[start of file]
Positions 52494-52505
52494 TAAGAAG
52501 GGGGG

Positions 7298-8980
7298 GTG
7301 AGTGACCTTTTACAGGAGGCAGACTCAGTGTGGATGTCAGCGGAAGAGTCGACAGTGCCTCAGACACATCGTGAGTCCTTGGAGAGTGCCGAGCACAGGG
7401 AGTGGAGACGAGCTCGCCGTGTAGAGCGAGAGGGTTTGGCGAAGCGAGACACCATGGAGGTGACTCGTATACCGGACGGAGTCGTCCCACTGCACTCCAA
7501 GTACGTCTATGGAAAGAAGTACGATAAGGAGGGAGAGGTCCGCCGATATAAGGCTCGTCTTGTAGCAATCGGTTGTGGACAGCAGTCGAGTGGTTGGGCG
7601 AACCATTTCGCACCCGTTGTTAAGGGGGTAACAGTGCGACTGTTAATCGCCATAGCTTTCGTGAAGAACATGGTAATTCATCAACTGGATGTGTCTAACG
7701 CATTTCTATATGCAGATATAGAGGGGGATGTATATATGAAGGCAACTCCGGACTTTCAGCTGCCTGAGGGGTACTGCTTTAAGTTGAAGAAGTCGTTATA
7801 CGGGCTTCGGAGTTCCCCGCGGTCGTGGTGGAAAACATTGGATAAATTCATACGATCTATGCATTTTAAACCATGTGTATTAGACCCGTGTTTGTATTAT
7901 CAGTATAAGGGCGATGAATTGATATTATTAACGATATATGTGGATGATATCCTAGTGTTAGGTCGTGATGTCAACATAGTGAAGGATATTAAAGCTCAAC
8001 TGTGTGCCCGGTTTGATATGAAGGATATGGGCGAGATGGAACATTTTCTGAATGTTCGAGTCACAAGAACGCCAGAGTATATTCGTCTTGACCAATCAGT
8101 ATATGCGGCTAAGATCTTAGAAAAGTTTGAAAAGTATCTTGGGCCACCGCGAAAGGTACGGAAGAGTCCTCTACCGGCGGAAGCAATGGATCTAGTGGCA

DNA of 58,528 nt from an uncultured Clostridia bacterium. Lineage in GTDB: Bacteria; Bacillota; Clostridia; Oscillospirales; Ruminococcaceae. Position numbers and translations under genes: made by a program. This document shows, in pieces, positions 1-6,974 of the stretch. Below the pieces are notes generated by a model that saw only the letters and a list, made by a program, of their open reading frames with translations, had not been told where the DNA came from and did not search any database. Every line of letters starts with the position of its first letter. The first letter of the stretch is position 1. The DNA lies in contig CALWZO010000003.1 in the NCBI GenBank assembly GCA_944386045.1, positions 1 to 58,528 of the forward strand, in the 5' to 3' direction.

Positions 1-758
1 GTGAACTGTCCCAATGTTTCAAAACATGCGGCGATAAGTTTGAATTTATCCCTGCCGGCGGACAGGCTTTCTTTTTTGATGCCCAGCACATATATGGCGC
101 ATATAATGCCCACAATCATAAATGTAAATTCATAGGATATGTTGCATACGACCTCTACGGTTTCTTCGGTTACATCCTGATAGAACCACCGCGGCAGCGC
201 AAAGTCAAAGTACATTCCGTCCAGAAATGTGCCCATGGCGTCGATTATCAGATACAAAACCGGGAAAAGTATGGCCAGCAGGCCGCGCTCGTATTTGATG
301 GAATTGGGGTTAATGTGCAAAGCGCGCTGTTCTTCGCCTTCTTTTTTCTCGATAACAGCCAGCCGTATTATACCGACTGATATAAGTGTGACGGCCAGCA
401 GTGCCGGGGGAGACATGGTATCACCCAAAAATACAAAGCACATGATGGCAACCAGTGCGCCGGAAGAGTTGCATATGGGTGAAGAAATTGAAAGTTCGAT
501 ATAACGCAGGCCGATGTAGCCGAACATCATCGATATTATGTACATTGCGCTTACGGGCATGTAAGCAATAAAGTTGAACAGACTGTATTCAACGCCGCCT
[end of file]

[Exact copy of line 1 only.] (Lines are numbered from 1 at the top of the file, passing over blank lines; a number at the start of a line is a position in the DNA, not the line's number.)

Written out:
Positions 52494-52505